The Future of US Charter Schools Rests With the Supreme Court - The American Spectator | USA News and Politics
The Future of US Charter Schools Rests With the Supreme Court
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Any school that’s attacked by the national teachers unions, American Civil Liberties Union (ACLU), and the gender-identity lobby is probably doing something right: In our case, we teach kids to read, write, compute, and think; respect their elders and each other; and celebrate, rather than denigrate, the story of America.

That, in a nutshell, is the situation facing Charter Day School Inc., which operates four public charter schools in southeastern North Carolina.

For seven years now, the ACLU — whose national lobbying and litigation organizations banked nearly $422 million in fiscal year 2021 alone — has had Charter Day School Inc. in its sights, suing the private, nonprofit education provider in federal court. Several dozen unions and activist groups have filed briefs supporting the action.

Their gripe allegedly is with Charter Day’s dress code — a dress code, I should point out, that was fashioned by school parents.

You should care because charter schools provide millions of American children with the only access they have to a quality education, the kind many can’t get from local government-run schools — as the National Assessment of Educational Progress (NAEP) reconfirmed on Oct. 24 when it released this year’s disastrous reading and math test scores.

Unfortunately, if the ACLU lawsuit succeeds, charter schools could become subject to the very same problems — bureaucratic bloat and overregulation, union control, politicization, and stubborn adherence to teaching methods and curricula that don’t work — responsible for the widespread failure on display in the NAEP tests.

Fifteen years after Charter Day School admitted its first students in 2000, the parents of three girls decided that the school uniform policy is intolerable because it requires the girls, with some exceptions, to wear jumpers, skirts, or “skorts.” The ACLU was happy to take up their fight — expecting, perhaps, that we would back down in the face of potentially astronomical legal costs. We refused to cave as a matter of principle.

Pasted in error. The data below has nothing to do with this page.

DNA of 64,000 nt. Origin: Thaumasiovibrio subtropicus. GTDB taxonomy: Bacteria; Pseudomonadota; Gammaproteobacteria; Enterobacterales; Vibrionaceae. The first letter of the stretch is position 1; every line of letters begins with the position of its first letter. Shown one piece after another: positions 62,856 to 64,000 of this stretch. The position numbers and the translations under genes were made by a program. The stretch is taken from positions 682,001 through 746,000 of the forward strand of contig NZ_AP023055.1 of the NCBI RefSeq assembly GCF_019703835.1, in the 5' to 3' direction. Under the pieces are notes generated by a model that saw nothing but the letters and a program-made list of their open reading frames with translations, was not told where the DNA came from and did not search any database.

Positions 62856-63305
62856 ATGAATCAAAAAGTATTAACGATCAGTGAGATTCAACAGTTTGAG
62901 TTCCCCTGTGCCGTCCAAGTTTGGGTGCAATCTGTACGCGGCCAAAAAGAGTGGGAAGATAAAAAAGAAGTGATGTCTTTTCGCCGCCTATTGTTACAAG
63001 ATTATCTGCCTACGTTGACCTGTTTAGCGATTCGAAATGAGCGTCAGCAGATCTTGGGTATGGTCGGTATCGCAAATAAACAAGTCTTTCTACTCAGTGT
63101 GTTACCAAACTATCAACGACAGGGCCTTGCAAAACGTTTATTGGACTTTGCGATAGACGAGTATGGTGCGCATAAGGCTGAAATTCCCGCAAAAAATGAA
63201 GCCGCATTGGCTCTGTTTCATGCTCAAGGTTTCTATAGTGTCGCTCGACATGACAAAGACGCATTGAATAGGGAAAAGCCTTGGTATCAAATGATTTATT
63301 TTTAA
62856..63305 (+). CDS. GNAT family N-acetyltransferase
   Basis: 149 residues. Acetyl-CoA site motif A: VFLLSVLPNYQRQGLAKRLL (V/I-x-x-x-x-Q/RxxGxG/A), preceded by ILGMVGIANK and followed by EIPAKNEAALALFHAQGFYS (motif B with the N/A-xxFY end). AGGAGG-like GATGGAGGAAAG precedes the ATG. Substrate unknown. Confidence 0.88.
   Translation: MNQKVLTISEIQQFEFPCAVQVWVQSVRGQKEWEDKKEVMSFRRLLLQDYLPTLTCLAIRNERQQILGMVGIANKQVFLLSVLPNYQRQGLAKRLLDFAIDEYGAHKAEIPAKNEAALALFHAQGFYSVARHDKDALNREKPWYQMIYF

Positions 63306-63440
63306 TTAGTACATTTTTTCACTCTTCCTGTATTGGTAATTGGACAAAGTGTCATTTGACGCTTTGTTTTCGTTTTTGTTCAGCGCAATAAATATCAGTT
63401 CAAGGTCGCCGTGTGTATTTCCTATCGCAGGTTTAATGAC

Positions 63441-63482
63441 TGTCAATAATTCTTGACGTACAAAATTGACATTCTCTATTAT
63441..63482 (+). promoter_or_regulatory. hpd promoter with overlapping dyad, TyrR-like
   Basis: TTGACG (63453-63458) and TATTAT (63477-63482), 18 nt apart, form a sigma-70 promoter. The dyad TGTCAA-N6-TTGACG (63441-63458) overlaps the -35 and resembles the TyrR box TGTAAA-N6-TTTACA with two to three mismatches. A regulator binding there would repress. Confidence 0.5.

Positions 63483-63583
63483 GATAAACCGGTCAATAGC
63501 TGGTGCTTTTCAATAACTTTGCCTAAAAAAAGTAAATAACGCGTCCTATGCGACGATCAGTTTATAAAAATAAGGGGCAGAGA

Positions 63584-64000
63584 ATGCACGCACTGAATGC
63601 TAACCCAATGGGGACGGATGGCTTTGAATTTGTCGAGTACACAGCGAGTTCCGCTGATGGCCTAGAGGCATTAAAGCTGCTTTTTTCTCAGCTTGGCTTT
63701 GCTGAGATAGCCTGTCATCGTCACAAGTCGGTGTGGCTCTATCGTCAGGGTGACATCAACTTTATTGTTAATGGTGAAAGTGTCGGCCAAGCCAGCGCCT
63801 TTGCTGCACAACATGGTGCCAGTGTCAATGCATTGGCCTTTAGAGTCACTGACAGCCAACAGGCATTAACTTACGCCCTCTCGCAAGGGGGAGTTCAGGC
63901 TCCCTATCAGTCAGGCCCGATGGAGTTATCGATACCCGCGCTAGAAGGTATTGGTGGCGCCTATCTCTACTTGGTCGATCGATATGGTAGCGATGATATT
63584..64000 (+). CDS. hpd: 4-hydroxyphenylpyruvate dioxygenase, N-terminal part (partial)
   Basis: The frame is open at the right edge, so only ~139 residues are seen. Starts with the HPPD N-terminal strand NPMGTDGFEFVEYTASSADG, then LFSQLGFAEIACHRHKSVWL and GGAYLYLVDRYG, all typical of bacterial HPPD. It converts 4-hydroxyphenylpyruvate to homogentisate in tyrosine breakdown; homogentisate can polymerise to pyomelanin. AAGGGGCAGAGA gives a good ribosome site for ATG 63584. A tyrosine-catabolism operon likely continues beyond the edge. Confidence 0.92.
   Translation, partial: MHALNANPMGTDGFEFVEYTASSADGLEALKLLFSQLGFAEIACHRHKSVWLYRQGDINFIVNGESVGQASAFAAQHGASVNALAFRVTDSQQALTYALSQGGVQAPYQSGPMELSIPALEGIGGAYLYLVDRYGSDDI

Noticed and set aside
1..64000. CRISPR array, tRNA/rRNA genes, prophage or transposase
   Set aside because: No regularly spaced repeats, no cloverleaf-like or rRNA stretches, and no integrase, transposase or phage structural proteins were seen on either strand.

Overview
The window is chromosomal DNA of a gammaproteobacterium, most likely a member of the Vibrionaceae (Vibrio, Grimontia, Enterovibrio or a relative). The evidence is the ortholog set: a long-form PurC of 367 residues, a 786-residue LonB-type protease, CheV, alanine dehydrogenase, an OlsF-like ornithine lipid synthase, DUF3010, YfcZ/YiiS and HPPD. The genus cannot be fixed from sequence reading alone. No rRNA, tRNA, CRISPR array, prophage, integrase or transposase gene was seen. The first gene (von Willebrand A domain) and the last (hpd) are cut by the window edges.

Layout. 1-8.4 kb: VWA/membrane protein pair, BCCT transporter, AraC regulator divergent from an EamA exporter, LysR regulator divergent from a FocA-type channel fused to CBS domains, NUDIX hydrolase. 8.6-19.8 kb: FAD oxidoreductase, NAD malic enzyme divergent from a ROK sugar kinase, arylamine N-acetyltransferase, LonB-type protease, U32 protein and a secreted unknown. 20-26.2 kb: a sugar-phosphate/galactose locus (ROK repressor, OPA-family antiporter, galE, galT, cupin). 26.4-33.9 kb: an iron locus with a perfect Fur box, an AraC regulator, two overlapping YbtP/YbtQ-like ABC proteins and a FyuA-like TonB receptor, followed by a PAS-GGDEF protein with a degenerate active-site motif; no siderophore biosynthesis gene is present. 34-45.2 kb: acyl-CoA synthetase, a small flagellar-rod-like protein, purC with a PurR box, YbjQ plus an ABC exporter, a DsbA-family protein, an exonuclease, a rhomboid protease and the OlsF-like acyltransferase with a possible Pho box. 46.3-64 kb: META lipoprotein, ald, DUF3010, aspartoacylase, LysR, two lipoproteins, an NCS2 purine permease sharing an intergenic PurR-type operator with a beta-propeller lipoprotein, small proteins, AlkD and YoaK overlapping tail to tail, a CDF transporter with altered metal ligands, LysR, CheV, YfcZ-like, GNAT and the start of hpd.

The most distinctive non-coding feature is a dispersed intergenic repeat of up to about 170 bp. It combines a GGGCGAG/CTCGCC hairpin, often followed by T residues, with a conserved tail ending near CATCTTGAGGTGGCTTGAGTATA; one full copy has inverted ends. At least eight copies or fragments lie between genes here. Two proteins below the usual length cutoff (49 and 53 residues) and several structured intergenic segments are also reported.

The policy was so intolerable that the “plaintiff” children continued to attend Charter Day School, as is their right — and they did so with our blessing.

Meanwhile, we’ve been in an up-and-down legal struggle for the past seven years — revolving, most recently, around the critically important issue of “state action.”

The Fourth Circuit Court of Appeals, in a 10–6 split, decided (wrongly, in our opinion) that Charter Day School Inc., as the private operator of a public charter school, is a “state actor” subject to the same rules and requirements that government-run schools endure. The dress code was ruled out of bounds. (READ MORE: Appeals Court Rules Charter School Dress Code Is Unconstitutional)

This flies in the face of North Carolina’s 1996 Charter School Act, which explicitly exempts charter schools “from statutes and rules” applicable to government-run schools. It also runs counter to several previous federal appeals court decisions and to the Supreme Court’s 1982 decision in Rendell-Baker v. Kohn, which held, as the legal site CaseBriefs explains, that “[p]rivate conduct is not state action simply because the private entity serves a public function.”

So, on Sept. 12, we petitioned the Supreme Court to “review and reverse” the Fourth Circuit’s June 14 ruling, a request that the court likely will consider late this year or early next year.

Our schools, three of which are rural schools and all of which serve mostly low-income families, have been growing steadily for many years: from 53 kindergarten and first graders in a single school during the 2000–2001 school year to four schools with some 2,700 students in grades kindergarten through eight today.

The reason is simple: The schools stress good conduct and personal responsibility, and they stick to learning, not indoctrination. As a result, they consistently rank among the highest-performing schools in the locales they serve on the state’s end-of-grade achievement tests. In fact, if our four schools comprised an independent school district, the district would rank 30th out of 117 school districts, and 16th in reading.

This is especially noteworthy because North Carolina’s end-of-grade tests are based on the Common Core curriculum, which the four schools operated by Charter Day School Inc., and managed by the Roger Bacon Academy, don’t follow. Instead, the schools follow a highly structured curriculum using Direct Instruction. This curriculum emphasizes fundamentals: reading, grammar, spelling, literature, traditional math, chronological history, and other topics that Common Core schools frequently shortchange. Students are taught cursive writing. And they study Latin beginning in fourth grade. Why Latin? Because Latin helps form the foundation of the English language, as well as Spanish, French, Portuguese, and Italian, and it’s used extensively in science, medicine, law, and other fields.

Many of Charter Day School’s kindergarten students are reading by the winter holidays — and virtually all of them by spring break. This is what the lawsuit seeks to destroy.

It’s now up to the Supreme Court to decide if that’s what the court had in mind when it decided Rendell-Baker.

Baker A. Mitchell is the founder of the Roger Bacon Academy and Charter Day School Inc., whose four schools were recently renamed the Classical Charter Schools of America.

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